Grand Junction tumbled another 60 spots in the latest ranking of how well small metropolitan areas create and sustain jobs and economic growth.
The Grand Junction metropolitan statistical area, which equates to Mesa County, fell from 57th to 117th among 179 small metro areas ranked in the 2011 Milken Institute Best-Performing Cities Index.
The index is based on eight criteria, including employment and wage growth as well the economic output of high-tech companies. The Milken Institute, an economic think tank based in California, strives to help business and public policy leaders develop and implement ideas for promoting prosperity.
Mesa County ranked third in the index in 2009 and fifth in 2008 on the strength of what was at that time one of the fastest growing labor markets and economies in the country.
But conditions changed rapidly in the aftermath of downturns in natural gas exploration in Western Colorado as well as the broader economy. Mesa County dropped 54 spots in the 2010 ranking and even further in 2011.
Since the index is based in part on lagging measurements, Mesa County continued to fare well in a measurement of wage and salary growth between 2004 and 2009, ranking sixth among small metro areas. Mesa County ranked 23rd in a measurement of job growth between 2005 and 2010.
Mesa County fared less well in short-term measurements, ranking 133rd for wage and salary growth between 2008 and 2009 and 178th for job growth between 2009 and 2010.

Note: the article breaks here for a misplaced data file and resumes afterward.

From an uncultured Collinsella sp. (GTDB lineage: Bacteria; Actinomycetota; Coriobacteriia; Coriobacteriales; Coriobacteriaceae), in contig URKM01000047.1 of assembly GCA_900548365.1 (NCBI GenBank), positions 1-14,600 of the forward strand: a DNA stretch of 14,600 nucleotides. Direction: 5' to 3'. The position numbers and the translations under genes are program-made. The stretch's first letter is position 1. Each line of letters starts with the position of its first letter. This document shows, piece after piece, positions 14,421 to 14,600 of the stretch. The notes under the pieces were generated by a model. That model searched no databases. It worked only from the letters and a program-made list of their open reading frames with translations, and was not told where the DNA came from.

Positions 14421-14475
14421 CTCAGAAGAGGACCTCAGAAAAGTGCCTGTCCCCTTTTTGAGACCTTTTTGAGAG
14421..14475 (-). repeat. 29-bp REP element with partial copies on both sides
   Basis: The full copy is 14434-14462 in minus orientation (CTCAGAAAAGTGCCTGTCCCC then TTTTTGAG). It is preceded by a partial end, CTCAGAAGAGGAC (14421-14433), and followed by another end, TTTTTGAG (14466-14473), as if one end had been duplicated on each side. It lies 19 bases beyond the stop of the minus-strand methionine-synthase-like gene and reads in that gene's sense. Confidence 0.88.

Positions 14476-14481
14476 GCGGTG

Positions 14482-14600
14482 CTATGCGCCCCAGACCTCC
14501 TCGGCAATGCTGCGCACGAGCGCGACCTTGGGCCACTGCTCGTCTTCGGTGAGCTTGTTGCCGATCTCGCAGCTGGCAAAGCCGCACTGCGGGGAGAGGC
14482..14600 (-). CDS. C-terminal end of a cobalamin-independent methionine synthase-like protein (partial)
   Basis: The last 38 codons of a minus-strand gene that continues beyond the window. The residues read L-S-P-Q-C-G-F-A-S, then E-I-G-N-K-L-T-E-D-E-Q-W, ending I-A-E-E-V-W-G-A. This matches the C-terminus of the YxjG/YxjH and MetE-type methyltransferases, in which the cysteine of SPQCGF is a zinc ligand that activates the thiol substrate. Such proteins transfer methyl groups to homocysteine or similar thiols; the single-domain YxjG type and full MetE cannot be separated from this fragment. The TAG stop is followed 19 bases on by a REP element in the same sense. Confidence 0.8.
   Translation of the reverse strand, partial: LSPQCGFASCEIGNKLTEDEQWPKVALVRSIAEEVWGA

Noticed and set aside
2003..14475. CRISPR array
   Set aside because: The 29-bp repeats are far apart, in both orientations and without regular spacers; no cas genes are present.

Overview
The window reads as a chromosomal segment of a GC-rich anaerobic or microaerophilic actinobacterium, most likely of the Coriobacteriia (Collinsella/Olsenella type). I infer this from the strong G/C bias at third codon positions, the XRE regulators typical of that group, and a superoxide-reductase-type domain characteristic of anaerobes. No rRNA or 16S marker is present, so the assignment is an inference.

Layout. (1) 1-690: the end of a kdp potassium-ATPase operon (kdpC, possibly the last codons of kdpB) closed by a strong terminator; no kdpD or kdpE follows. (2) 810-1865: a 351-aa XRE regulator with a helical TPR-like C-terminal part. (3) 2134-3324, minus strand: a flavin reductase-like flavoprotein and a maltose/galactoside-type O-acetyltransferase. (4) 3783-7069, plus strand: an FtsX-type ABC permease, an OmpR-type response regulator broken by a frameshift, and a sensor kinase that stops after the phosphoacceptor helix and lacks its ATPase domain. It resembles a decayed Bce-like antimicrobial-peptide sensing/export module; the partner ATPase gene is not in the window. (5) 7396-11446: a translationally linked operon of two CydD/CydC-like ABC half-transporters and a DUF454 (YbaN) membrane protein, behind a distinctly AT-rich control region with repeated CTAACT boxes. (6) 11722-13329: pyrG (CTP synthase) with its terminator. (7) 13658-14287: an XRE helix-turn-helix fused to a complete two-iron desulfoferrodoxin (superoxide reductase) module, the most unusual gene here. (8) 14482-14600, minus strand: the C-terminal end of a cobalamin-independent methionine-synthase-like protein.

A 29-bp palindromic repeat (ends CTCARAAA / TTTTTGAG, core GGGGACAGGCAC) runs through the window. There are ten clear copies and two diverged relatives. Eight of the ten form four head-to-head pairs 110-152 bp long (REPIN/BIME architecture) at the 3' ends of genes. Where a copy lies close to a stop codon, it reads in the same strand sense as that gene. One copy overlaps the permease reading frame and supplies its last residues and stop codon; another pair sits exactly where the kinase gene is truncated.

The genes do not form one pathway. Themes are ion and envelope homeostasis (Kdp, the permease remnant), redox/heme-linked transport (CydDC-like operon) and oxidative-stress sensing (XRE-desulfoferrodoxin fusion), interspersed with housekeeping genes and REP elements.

The results were mixed for measures related to the economic output of high-tech companies. Mesa County ranked 91st for five-year growth in high-tech gross domestic product between 2005 and 2010 and 130th for one-year growth between 2009 and 2010.
Pueblo, the only other Colorado city ranked among small metro areas, moved up 24 spots to 21st in the 2011 index.
Logan, Utah, ranked first among small metro areas, followed by Bismarck, N.D.; Morgantown, W.Va.; Hinesville, Ga.; and the College Station and Byran area in Texas.
Among 200 large metropolitan areas ranked by the Milken Institute, the Fort Collins and Loveland area jumped 47 spots to rank third in the 2011 index. The Denver and Aurora area advanced 19 spots to rank 44th, while Boulder slipped three spots to 59th. Greeley rose 39 places to rank 62nd, while Colorado Springs climbed 18 spots to 81st.
Texas cities once again dominated the ranking of large metro areas. San Antonio ranked first and Texas metros capture four of the top five spots.
Ross DeVol, chief research officer at the Milken Institute, said the best-performing cities took advantage of increases in energy production as well as business investment. Cities with the most resilient housing markets also have experienced the most job growth, DeVol said.